On 19 April 2018, the European Court of Human Rights ruled in case A.S. v. France (application no. 46240/16), which concerned a Moroccan national who acquired French nationality in 2002 and who was sentenced to seven years’ imprisonment in 2013 for involvement in a conspiracy to carry out terrorist acts in France and in other countries. He was deprived of his French nationality and submitted an asylum application claiming to fear being ill-treated if returned to Morocco, which was rejected. On 22 September 2015, the applicant was served with an expulsion order and sent to Morocco, despite an interim measure issued by the ECtHR that same day requesting the French government not to remove the applicant until 25 September. Before the ECtHR, the applicant claimed, inter alia, that his removal violated his rights under Article 3 ECHR due to the risk of being subjected to ill-treatment by the Moroccan authorities and due to the detention conditions there; and that his removal in breach of the Court’s interim measure violated Article 34 ECHR.

The ECtHR found that the nature of the applicant’s conviction in the context of combating terrorism explained why he would be subject to control and supervisory measures on his return to Morocco, without such measures amounting ipso facto to treatment contrary to Article 3 ECHR. The Court  also  noted  that  the  applicant  had  not  presented  any  evidence  to  prove  that  the  persons presented  as  his  accomplices  who  had  been  prosecuted  in  Morocco  had  sustained  inhuman  or degrading treatment. It also highlighted that Morocco had taken action to prevent such treatment. Therefore, the ECtHR ruled that there had been no violation of Article 3 ECHR.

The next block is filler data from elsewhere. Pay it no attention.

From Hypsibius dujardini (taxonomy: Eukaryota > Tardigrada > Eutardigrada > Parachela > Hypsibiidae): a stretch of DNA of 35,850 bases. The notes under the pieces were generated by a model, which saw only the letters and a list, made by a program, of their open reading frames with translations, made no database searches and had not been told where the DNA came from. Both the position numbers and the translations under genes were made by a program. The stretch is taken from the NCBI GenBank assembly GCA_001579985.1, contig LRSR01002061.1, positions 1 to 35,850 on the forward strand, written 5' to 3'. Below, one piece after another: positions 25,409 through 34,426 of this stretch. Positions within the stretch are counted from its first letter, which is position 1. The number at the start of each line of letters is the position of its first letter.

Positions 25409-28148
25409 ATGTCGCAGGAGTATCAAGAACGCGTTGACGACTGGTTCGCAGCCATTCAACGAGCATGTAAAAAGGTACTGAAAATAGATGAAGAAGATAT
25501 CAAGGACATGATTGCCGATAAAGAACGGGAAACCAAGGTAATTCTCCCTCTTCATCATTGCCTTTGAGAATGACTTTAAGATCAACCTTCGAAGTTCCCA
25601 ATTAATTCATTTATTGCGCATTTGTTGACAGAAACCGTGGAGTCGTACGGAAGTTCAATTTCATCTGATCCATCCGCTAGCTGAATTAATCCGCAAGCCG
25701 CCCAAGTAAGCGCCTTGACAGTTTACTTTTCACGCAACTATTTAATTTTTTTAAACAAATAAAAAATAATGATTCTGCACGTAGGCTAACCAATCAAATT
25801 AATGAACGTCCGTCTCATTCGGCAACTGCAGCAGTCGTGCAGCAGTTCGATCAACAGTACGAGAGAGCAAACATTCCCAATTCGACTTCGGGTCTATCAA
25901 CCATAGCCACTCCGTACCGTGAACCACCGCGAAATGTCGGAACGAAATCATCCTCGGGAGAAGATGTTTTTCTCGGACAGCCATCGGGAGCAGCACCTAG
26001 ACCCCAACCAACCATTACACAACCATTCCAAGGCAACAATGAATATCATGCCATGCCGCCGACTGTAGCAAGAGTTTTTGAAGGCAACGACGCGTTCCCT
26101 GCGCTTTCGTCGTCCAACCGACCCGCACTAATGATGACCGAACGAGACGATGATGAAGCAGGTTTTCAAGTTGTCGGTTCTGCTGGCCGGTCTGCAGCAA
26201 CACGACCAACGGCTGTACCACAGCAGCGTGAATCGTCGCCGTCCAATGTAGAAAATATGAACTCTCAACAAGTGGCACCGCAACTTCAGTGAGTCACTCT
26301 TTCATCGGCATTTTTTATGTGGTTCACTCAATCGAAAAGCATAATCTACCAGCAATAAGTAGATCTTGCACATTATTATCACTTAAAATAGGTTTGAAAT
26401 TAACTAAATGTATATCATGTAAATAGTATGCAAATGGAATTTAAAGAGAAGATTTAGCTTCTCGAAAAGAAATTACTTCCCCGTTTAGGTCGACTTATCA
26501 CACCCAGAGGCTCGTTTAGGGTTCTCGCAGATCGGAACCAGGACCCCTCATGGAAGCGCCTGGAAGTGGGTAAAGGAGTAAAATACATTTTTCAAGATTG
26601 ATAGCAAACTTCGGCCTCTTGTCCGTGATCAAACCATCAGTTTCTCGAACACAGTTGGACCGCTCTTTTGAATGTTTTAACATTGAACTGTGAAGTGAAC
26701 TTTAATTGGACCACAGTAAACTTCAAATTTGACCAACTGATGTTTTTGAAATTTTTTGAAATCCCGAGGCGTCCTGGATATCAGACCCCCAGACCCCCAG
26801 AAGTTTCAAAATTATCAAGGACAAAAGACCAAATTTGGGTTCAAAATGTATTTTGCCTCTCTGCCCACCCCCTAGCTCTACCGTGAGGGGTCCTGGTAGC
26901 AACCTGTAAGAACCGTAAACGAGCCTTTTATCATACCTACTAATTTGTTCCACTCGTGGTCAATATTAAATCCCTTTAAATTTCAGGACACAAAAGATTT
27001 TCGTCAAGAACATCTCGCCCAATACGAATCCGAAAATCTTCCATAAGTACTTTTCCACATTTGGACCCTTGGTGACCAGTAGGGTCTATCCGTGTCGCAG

With regard to Article 34 ECHR, the Court noted that the French government itself acknowledged that it had not complied with the interim measure. Moreover, the ECtHR found that the applicant had had insufficient time to request the Court to suspend the removal decision, since it had been served on him more than a month after the decision was adopted. Therefore, the Court concluded that the French authorities had failed in their obligations under Article 34 ECHR.

Based on an unofficial translation by the ELENA Weekly Legal Update.

ELENA Weekly Legal Update, 20 April 2018, available here.

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